WASHINGTON - Congress' automatic pay raises are in little immediate danger of being scrapped for good, even with the economy slumping and millions of Americans unemployed.

House Speaker Nancy Pelosi yesterday would not commit to holding a vote on a bill to do away with the annual cost-of-living increases. She pointed out that Congress recognized the economic crisis by voting this week to skip next year's raise.

In so doing, though, lawmakers defeated a Senate measure to abolish the automatic pay hikes and force them into the deep discomfort of casting actual votes to give themselves raises.

No one is rushing to defend the current system in a tanking economy that has rendered the annual raise a quaint memory for many outside Washington.

Even inside the Beltway, President Barack Obama has frozen pay for about 100 White House workers making six-figure salaries - an acknowledgment that appearances matter to a financially fragile nation.

But scrapping Congress' own automatic, cost-of-living raises for good? That's where congressional leaders drew the line this week - and buried it beneath an avalanche of legislative process, blame-passing and rhetoric.

The nation's founders set up the system to make congressional pay raises inherently difficult for those who would receive them.

The Constitution requires that Congress set its own pay and be accountable to voters every few years during elections.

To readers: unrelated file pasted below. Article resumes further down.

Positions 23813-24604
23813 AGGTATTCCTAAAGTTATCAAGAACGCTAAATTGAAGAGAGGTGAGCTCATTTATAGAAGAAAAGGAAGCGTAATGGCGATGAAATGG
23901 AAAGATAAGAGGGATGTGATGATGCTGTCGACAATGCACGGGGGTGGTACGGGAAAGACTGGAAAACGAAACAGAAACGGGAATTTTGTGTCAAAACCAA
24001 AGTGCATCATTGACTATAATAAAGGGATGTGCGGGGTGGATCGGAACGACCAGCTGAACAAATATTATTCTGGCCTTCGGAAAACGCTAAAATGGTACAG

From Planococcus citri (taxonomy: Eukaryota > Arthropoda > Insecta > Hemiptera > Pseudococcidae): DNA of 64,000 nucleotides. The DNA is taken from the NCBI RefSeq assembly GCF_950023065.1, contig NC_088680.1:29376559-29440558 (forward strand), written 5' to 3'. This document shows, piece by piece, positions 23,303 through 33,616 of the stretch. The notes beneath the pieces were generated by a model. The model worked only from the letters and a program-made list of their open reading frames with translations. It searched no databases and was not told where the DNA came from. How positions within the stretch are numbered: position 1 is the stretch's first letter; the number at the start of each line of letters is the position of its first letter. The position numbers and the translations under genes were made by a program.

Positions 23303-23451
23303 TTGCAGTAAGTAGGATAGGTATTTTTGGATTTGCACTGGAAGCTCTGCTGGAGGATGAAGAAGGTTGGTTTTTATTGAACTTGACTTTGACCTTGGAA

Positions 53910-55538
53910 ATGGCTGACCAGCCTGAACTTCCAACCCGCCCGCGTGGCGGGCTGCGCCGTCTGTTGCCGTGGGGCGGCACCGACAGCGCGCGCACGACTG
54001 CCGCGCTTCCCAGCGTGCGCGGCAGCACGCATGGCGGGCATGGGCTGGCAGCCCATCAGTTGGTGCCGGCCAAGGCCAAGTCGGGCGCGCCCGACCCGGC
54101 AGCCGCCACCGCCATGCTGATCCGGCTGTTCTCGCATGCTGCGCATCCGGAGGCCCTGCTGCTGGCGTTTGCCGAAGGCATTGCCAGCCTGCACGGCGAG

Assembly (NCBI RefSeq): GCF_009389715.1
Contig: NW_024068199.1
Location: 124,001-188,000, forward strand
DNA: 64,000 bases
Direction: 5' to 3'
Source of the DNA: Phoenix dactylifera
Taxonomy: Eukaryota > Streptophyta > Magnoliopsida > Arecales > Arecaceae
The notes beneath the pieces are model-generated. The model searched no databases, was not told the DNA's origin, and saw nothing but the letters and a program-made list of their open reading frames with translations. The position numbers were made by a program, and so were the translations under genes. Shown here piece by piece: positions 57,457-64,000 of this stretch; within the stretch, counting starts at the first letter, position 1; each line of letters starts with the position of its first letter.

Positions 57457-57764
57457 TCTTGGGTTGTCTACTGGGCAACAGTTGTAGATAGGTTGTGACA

Congress has raised its own pay in stand-alone bills more than two dozen times, according to the Congressional Research Service.

But in 1989, it passed a law providing for annual cost-of-living adjustments unless Congress votes otherwise. Lawmakers voted to skip their annual pay raises in 2007, and earlier this week voted to forgo next year's because of the recession.

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Their latest pay raise of $4,700 took effect in January and brought congressional salaries to $174,000.

Automatic pay raises curb grandstanding on the issue, said a spokesman for Sen. Robert C. Byrd of West Virginia, who supported the 1989 legislation.

The Senate's longest-serving senator "believes that those who do not want the cost-of-living adjustment can return that portion of their salary to the Treasury," said Byrd's spokesman, Jesse Jacobs.